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The Reasons for the Lightning's Stunning Collapse

April 11, 2019, 9:04 AM ET [34 Comments]
Sam Hitchcock
Tampa Bay Lightning Blogger • RSSArchiveCONTACT
As the Lightning lead slowly dwindled and then, suddenly, the home team trailed by a goal, it was hard not to maintain a Pollyanna mindset: Tampa Bay will find a way to win because they always do. Frequent viewers of the Lightning were inculcated with this mentality for 82 games. But that didn’t happen last night. The Lightning blew a three-goal lead and surrendered Game 1 to the Columbus Blue Jackets. Their trusty eraser, Andre Vasilevskiy, could not remove a few costly, glaring errors. So what happened after the first period when Tampa Bay got off to a commanding 3-0 lead?

It was a rough return for Victor Hedman, who missed the end of the regular season with an injury. He had a neutral-zone turnover that led to him getting dangled by David Savard. He was part of the failed entry on the power play that would eventually allow Josh Anderson to skate through the slot and beat Vasilevskiy shorthanded. But a more accurate interpretation of last night places culpability with the forwards who allowed Savard and Anderson to challenge Hedman one-on-one.

On the Savard goal that cut the Bolts’ lead to 3-2, Savard jumped the pass that was intended for Nikita Kucherov. Notwithstanding the fact that the Kucherov line had just spent time cycling in the offensive zone, the Lightning were in the third period protecting a two-goal lead. And yet Kucherov made no effort to disrupt Savard after he intercepted the pass and charged toward the blue line on the entry. The Lightning were consistently inconsistent in their transition defense last night.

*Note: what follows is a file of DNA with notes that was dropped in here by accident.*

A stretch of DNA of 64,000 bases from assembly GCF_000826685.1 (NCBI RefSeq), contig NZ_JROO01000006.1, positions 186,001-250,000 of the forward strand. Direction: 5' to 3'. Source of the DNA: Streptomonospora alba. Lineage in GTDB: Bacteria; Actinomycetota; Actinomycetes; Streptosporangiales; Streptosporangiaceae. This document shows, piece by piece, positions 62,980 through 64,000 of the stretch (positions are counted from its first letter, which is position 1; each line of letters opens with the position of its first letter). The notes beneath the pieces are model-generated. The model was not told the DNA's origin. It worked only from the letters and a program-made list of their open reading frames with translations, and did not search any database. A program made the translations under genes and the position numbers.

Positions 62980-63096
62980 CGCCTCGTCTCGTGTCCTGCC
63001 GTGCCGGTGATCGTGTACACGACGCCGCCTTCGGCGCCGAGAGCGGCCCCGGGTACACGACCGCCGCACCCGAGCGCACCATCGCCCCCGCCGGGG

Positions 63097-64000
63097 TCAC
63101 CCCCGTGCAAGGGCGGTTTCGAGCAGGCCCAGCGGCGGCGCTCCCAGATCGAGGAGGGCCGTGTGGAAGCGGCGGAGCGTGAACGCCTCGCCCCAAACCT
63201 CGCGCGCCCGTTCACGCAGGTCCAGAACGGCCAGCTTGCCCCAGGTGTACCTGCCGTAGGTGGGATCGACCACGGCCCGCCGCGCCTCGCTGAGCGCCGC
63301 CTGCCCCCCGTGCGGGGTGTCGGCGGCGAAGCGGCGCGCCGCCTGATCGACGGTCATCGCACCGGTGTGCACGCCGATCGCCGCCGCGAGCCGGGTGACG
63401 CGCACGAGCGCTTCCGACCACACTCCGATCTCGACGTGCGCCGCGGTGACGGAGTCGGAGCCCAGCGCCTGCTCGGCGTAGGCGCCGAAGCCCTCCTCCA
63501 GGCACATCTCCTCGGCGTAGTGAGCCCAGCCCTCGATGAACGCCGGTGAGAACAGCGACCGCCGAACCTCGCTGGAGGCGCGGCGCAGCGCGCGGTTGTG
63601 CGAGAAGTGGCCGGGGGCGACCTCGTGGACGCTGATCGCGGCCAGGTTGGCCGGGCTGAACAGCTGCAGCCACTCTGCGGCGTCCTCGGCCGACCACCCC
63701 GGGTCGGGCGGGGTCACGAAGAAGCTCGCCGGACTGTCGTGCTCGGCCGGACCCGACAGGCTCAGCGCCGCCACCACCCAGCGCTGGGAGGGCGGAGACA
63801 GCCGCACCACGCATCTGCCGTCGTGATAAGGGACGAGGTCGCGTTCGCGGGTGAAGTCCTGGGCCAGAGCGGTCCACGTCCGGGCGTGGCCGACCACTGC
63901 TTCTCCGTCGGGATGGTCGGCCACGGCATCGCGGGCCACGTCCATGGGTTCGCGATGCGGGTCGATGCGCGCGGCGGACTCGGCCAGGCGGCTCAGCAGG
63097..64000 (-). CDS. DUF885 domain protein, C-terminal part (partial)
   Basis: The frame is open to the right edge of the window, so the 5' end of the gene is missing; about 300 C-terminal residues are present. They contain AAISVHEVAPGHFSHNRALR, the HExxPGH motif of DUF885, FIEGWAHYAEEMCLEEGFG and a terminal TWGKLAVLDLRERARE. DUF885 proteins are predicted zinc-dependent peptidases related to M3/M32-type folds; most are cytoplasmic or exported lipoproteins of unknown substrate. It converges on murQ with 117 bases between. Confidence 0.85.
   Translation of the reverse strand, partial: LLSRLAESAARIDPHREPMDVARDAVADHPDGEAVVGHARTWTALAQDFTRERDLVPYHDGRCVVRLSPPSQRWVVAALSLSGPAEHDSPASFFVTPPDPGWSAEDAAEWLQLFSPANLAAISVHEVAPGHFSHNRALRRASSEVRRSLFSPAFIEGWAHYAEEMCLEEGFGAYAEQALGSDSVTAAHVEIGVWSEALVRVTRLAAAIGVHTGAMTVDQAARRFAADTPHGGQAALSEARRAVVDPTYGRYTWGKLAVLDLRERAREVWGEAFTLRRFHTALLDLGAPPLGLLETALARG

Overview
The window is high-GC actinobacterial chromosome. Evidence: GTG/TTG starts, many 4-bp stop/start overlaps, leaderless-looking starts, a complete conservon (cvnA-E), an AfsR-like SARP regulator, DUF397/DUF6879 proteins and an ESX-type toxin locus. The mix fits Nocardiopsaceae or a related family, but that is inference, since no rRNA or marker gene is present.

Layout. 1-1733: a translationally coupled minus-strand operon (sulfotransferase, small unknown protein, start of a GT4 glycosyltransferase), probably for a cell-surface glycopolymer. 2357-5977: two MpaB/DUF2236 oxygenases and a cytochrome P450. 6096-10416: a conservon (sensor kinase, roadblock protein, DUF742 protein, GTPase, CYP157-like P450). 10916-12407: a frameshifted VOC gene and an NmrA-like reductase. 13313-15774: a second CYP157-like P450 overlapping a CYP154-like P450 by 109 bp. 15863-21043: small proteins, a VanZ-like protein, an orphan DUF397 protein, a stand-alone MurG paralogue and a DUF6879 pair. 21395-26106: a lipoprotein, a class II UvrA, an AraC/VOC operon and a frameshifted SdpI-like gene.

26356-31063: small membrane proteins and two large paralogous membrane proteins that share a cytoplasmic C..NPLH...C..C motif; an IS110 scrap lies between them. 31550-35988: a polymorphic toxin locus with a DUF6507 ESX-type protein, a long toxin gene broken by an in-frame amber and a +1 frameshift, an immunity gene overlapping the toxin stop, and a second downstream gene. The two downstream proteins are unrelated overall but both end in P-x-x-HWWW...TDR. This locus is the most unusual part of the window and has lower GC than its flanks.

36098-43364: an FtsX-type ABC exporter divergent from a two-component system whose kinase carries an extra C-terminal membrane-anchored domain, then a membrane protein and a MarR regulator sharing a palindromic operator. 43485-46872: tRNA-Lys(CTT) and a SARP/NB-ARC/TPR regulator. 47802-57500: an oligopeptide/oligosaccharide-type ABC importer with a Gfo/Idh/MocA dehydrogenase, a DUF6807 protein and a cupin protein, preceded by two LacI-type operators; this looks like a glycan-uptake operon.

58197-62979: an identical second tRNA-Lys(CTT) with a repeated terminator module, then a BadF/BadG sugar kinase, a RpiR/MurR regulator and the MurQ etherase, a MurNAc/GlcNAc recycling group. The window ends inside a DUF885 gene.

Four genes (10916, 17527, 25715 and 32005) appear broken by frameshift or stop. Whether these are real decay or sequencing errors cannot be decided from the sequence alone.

The same goes for the Anderson goal. Brayden Point was present, but his effort was absent. Point ultimately decided against expending energy to dispel the puck-carrier, leaving Hedman and Stamkos to defend the two-on-two. This apathy from the Lightning forwards fueled the Columbus comeback that started in the second period and was completed in the third.

The Lightning defensemen spent a lot of time defending because the Lightning forwards, aside from the J.T. Miller-Anthony Cirelli-Alex Killorn line, were ineffective and sluggish on the rush and on the forecheck. This allowed Columbus to hold the Lightning to a lot of one-and-dones and force turnovers at the blue lines or in the neutral zone. In the final two periods, the Blue Jackets finished with 32 Corsi to the Lightning’s 21 at 5v5. The Kucherov line was -3 Corsi Plus-Minus at 5v5. The Stamkos line was a -1. In fact, the Cedric Paquette line generated more Scoring Chances (3) than the Stamkos line (2).

The best scoring chance for the Lightning at even strength in the final two periods may have been the one that occurred with less than two minutes elapsed in the third period. Coach Jon Cooper trotted out Stamkos, Kucherov, and Palat. After a failed forecheck and a lot of chasing, the puck found the stick of Sergachev as the Lightning regrouped in the neutral zone. Sergachev saw a passing lane through the middle of the ice, and zipped a stretch pass to spring a two-on-one for Kucherov and Stamkos. Stamkos snapped a shot from below the dot, forcing a nice save by Sergei Bobrovsky. But the quick-strike chance came and went as the Blue Jackets collected the puck and easily exited the zone. Palat was on the ice and in the offensive zone, yet he did not even attempt to retrieve the puck. Considering Palat can’t score, his retrieval ability is purportedly why he is valuable and worthy of playing in the top six.

It is not like the Lightning lost every retrieval, though. Point did show value in snatching up pucks in the corners and along the boards. But in the second and third period, the Kucherov and Stamkos lines spent most of their time in the offensive zone on the perimeter. There was far too much passing on the edges and not nearly enough pucks heaved on net. And on the rush, the usual alchemy that defines the Lightning forwards was absent. Which is what made McDonagh’s blunder so interesting.